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Next to Hitler or Stalin, no modern figure has been as vilified as Saddam Hussein. And with the Iraqi despot's atrocities so well known and oft-repeated, it becomes easy to forget that there was a flesh-and-bones man behind the monster.
What makes HOUSE OF SADDAM so compelling is its humanization of the title character. Yigal Naor delivers a subdued brilliance as Saddam, developing the character over a 27-year elapsed period that begins with his ascension to power and ends with his hanging. Naor brings Saddam to the screen without bias. He's as convincing with Saddam the caring family man as he is with Saddam the cold-hearted executioner.
Producers of this four-hour miniseries faced the same challenge as those who have brought other notable world figures to film: what hits the screen and what stays on the cutting room floor? The choice here was to shed light on a quartet of important eras in Saddam's life: his rise to power, his war with Iran, his invasion of Kuwait and his evasion of US forces after the fall of his government. This approach is not perfect - it would have been fascinating to see the final chapter focus more on the process that led to Saddam's fall - but it works well nevertheless.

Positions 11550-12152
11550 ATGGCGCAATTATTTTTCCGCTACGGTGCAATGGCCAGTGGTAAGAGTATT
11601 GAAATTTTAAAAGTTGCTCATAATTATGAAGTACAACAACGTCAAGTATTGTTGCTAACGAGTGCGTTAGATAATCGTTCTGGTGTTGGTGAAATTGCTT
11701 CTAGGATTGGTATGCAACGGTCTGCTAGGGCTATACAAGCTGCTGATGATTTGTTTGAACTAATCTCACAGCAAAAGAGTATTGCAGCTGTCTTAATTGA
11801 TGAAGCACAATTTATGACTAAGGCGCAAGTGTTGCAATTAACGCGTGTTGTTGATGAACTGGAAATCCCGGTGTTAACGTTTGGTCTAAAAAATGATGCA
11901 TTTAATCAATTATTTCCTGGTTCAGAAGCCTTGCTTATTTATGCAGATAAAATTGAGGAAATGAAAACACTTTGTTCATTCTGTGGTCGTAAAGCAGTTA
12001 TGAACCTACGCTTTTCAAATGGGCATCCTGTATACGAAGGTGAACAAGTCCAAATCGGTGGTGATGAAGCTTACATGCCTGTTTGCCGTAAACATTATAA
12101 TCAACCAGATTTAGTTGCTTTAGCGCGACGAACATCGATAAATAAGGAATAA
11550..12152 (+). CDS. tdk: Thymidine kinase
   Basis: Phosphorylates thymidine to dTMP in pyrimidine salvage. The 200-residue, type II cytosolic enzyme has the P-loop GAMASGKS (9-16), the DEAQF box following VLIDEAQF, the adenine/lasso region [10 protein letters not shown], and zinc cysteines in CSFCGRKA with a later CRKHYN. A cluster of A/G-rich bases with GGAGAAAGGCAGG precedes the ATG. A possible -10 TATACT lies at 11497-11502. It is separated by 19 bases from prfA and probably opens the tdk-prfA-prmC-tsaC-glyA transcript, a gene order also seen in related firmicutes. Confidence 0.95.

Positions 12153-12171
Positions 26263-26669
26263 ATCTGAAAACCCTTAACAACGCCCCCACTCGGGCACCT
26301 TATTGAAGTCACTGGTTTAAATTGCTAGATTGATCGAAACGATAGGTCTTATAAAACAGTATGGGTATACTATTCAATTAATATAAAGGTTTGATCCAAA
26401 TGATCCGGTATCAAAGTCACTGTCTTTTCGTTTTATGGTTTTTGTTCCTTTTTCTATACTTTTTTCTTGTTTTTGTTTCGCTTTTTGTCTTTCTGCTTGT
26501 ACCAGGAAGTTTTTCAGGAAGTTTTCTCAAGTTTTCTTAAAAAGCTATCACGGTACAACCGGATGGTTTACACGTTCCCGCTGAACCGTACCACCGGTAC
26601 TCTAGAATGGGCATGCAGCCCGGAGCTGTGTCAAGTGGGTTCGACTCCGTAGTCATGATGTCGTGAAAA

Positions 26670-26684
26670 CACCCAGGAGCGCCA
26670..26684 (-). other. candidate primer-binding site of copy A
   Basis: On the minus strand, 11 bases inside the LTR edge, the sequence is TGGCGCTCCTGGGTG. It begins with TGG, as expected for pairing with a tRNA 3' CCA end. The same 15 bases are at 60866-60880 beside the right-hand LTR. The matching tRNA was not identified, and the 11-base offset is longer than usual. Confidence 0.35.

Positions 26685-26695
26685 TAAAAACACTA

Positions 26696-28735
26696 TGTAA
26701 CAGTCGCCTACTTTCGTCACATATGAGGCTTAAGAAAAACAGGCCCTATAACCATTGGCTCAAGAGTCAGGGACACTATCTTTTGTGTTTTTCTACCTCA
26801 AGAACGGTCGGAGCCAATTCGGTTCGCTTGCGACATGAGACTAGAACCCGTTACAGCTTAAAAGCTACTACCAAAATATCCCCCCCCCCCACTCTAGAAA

A rich back story, with emphasis on unstable sons Uday (an amazing Philip Arditti) and Qusay (Mounir Margoum), helps flesh out the story of a complex man in a complex situation. At times the film feels like THE SOPRANOS, with loyalties constantly questioned and bullets planted in the heads of recusants. Given that there is so much about Saddam we will never know, some dramatic license was taken, but none of it screams of pure fiction.
HOUSE OF SADDAM sheds important light on a man whose impact on the world was as devastating as it was profound. With no political agenda, it makes for irresistible viewing.
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